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This being the sports section and all, and today being the day after the Super Bowl, I guess it's all but a prerequisite that I write about Sunday's game, including talking about its various accompaniments and accouterments — the pomp and circumstance, and bread and circuses, that lead up to, accompany, and/or sometimes overshadow the NFL's championship game.

While it is often of no moment when I remind you that I write these columns on Friday evenings or Saturday mornings, it seems not only fair, but also necessary to make clear that point today.

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No. I'm not writing this with the acuity that hindsight affords. Rather, I'm likely about to fumble through the sort of filibustering necessary to overcome my two-days too-soon submission — talking about the game, or anything but, without actually knowing what happened Sunday night.

Come on clairvoyance, don't fail me now.

I kid. I'm not Jimmy the Greek, nor Beano Cook. Besides, any post-game prognostications, particularly if proven to be accurate, would call into question when I actually pressed send on this week's submission. And, one of the promises I made in my first column, knowing these would run on Monday mornings, was that I'd never play the proverbial Monday Morning Quarterback.

When people ask, "Who's your [NFL] team?" insisting that I pick one, when pressed, I often say the Bears. (There go all those friends I made last week.)

Why?

Because, well, when I was a kid, the Colts had skipped town, literally in the middle of the night, sometime before I can remember. There were no Ravens. There also wasn't yet "Thursday Night Football," "Sunday Night Football," ESPN's countless "Countdowns," an NFL Network, no Sunday Ticket, or a RedZone. We were out of market for my dad's Eagles. And, so ... sometimes I say things that make me feel old(er) — and the following is one such statement.

My first football-related memory was of a Super Bowl party (complete with the then oh-so-popular six-foot sub, served atop a six-foot long 2x4) to watch a game featuring the 1985 Super Bowl shuffling Chicago Bears.

And those Bears with their iconic player, Walter Payton, flamboyant, headband-wearing quarterback, Jim McMahon, stout defense, caricature, William "the Refrigerator" Perry, and sweater-vest-clad throwback-of-a-coach, Mike Ditka, were both fun to watch and a juggernaut on the field.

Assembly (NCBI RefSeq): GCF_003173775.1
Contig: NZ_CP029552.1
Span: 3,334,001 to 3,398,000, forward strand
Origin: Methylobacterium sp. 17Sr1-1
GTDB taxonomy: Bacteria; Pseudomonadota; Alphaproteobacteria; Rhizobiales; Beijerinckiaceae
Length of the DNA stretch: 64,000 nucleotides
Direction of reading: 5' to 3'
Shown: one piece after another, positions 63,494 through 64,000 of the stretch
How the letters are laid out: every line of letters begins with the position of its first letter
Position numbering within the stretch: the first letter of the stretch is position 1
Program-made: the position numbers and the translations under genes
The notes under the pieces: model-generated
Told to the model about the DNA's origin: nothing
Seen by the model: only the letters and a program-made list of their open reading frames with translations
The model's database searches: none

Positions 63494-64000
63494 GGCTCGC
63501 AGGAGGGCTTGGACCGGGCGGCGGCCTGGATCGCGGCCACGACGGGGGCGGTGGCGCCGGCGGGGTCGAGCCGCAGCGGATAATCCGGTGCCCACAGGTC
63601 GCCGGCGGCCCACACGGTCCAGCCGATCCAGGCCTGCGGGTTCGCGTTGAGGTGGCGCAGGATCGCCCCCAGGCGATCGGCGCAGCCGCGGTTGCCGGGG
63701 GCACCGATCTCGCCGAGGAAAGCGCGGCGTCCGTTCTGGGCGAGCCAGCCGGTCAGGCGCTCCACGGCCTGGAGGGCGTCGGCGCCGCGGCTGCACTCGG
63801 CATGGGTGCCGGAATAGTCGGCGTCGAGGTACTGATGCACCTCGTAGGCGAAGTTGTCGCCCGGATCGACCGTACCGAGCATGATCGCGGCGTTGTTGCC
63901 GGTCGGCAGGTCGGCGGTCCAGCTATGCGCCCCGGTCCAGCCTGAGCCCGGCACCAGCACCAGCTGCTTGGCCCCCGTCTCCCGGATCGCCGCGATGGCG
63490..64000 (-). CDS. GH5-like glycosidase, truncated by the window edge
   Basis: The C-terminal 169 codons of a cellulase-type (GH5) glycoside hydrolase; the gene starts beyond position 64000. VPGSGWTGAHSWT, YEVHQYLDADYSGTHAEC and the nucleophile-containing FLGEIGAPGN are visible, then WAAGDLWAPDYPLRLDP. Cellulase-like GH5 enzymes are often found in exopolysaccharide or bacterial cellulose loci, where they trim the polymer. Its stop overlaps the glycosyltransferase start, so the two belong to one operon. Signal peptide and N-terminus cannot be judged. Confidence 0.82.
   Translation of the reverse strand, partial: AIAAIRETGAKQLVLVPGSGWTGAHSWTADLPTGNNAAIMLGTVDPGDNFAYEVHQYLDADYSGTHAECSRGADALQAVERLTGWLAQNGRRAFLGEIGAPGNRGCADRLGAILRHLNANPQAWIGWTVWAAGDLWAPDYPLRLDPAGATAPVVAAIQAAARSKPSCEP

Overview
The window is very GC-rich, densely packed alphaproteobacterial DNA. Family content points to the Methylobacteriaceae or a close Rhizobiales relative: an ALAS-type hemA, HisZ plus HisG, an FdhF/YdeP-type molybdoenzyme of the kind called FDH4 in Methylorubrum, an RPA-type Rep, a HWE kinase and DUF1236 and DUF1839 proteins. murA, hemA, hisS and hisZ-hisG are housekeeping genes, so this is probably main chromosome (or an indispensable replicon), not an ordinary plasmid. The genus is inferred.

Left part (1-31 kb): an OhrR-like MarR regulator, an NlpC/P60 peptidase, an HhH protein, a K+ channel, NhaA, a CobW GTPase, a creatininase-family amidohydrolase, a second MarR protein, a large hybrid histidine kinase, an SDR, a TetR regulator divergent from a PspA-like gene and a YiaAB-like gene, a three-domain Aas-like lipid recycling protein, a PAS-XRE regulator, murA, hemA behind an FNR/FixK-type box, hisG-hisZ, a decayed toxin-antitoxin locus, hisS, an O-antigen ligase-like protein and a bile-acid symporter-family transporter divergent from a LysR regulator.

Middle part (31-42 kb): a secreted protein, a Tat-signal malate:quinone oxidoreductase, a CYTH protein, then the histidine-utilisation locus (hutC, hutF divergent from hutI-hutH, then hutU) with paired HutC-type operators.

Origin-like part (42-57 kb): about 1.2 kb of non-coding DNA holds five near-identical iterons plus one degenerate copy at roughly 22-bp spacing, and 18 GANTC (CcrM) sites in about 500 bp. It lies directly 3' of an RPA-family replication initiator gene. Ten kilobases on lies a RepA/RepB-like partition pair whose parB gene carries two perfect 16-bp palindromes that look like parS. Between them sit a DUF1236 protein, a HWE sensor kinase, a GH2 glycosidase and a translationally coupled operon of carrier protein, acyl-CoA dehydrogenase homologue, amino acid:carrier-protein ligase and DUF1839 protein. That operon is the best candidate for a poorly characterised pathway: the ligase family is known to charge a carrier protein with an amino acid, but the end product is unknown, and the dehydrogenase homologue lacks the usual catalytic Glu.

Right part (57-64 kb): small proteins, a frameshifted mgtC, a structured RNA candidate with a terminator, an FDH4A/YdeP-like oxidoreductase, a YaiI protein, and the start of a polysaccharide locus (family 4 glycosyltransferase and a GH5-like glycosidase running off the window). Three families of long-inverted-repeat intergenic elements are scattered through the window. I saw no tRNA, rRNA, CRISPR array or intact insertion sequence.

I didn't learn about the "Shuffle" until later.

Imagine 1985 Jim McMahon with a Twitter account. (Though, imagine 1990s Michael Irvin with a camera phone and/or an Instagram account.)

I have no idea who won Sunday night — likely whichever team committed fewer turnovers, and probably hinged at least in part on whether or not Carolina got out to an early lead and/or if Denver was able to limit the Panthers' running game, including Cam Newton's rushing yards.

But, I can tell you this — if Newton and the Panthers scored, some lucky kid sitting in the first row is going to be a Cam Newton and a Panthers fan for life, having been gifted a Super Bowl game ball.

Newton may be a polarizing figure, but you can't argue with his celebratory giving-away of footballs to young Panthers fans. It's a classy move, and the pure joy in the reactions and on the faces of the kids that receive those balls really represents the positive power and impact big-time sports and big-time athletes can have on their young fans.

Look at that, 575 words about the Super Bowl without mention of Bey, Cold Play, any of the $5 million-per-30-second Super Bowl commercials or the brands behind them, the NFL's unabashed self-promotion in the week, days and hours leading up to the game, or of the literal bacchanalia begotten by those taking in the festivities, live in game's host city.

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If, by the time you read this, all went according to plan (e.g. I didn't wake up to a work-related to-do list needing to be tended to on Sunday morning), my hope is to watch the ESPN "30 for 30" released last week about the 1985 Super Bowl shuffling Chicago Bears sometime Sunday.

Thirty years is a long time. Memories fade. According to Google and/or Wikipedia, a band called Up with People performed at halftime of Super Bowl XX, a character named Herb was the focus of Burger King's in-game commercials, and a jingle about "cheese, glorious cheese" also made its debut.

I vaguely remember the Fridge going over-the-top to score a touchdown in Super Bowl XX, adding an emphatic spike in celebration of his somewhat gimmicky play. I wasn't old enough to understand the negative implications and/or ramifications of that play then, or how or that it could be interpreted to be and/or that it was a bit of a slap-in-the-face to Payton, the Bears' consummate pro. (Why didn't Ditka reward Payton with the chance to score in the Super Bowl in that situation?)

Again, with the game a day away, I can't know who will win, or, reading this the day after, who has won, either way. My hope — for a well-played, close, exciting game, preferably one that ends before 10 p.m. so I can stay awake for the whole thing, especially if it is a close game in the fourth quarter.

And, my hope, not having a particular dog in this fight, is that Cam and the Panthers scored at least once, so some young fan experienced the kind of unbridled youthful exuberance only afforded by such a sports-based situation. But, being honest, that the Broncos won, so that Peyton Manning was carried off the field on the shoulders of his teammates, writing and/or playing out the sort of storybook ending to the career of someone, Manning, who epitomizes what it is and means to be a consummate professional, in the sort of story-book style that, again, only sports afford.

But, by now, you'll know better than I did/do.

410-857-7896

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